4. Give franchisees ideas on how to use their current employees to help them recruit. Asking top employees to help interview applicants is a great way to give them more responsibility and help them grow, and reduce the workload on the franchisee (or manager). Offer referral bonuses ($250 was mentioned) to employees when they bring someone on to the team. Happy employees talking to friends and their community about their experience working in the store and being part of the team can make a big difference when there are job openings everywhere.

5. Franchisees need to know where their candidates come from (and maximize those sources). If you are working with Indeed, ask your rep about the state of the industry, average spend per location, and which franchisees are over or underperforming on the platform. What does the CAREERS section look like on your brand corporate website?  Are you providing video and/or written validation from current employees? Do you share benefits offered? Is it easy to get to the local location sites/pages? Those pages should  include the same content: employee validation, local benefits, and positions open. all of this content should be customizable by each franchisee. 

6. Show franchisees how to get creative in filling roles. Some great ideas shared in the session included creating a pool of “substitute” employees to work short shifts (this can be great for students or parents of kids that can’t commit to a full shift). Use scheduling apps to make it easy for the team to change and pick up shifts. Some franchisees within the same region are sharing employees to give them enough hours so they don’t find a job somewhere else, and some multi-unit franchisees (or franchisees in a region get together) hire a recruiter to focus on speed to lead and getting jobs filled. 

7. Focus on benefits employees want. Business owners are getting creative on how to appeal to more workers. Ideas included offering unlimited PTO to managers once they hit a certain tenure, providing child care or reimbursement of child care costs, work from home options (if the role can be done remotely), mental health wellness, and wellness packages or perks.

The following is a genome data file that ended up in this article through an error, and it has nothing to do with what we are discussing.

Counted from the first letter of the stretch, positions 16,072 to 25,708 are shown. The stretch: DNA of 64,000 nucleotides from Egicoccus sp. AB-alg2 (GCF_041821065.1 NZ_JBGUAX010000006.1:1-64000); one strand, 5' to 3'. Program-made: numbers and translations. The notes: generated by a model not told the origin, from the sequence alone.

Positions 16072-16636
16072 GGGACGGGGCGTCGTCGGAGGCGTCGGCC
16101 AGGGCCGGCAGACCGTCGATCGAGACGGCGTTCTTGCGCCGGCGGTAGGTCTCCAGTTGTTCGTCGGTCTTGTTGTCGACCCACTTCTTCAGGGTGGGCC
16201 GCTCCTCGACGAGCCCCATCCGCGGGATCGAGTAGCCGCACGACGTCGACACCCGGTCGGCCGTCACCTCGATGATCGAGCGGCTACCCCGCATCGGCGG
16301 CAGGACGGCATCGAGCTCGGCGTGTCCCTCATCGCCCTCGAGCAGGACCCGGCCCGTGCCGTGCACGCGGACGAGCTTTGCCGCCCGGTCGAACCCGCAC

Hiring will likely be an ongoing challenge for franchisees for the foreseeable future, so creating and maintaining a positive culture will continue to pay huge dividends in retaining employees as well as giving franchisees a competitive advantage. Asking employees for feedback is the first step in  understanding how effective their culture is and where there are opportunities. 

Franchise Business Review’s  [email protected] program, designed specifically for franchise owners to measure employee engagement, is administered directly through the franchisee, so franchisors avoid joint labor concerns , yet franchisees are able to benchmark their employee engagement against other franchises. Learn more about [email protected] for franchise businesses.  

 


Related Resource

Franchise Hiring GuideFranchise Hiring Guide

If employee recruitment and retention are a concern for your franchise organization, download our free guide and you’ll learn:

  • Top 5 franchise employment trends
  • Salary benchmarks for corporate franchise roles
  • Most common benefits offered to franchise employees

DOWNLOAD NOW

About the Author: Michelle Rowan

Michelle is the president of FBR, chair of the International Franchise Association Women's Franchise Committee, and a Certified Franchise Executive. She has facilitated CEO Performance Groups and Executive Networking Groups and is also a mentor of UNH college students. When she is not at work she is usually reading, playing outside, or hanging out with her husband and daughter.
Like Us? Share Us!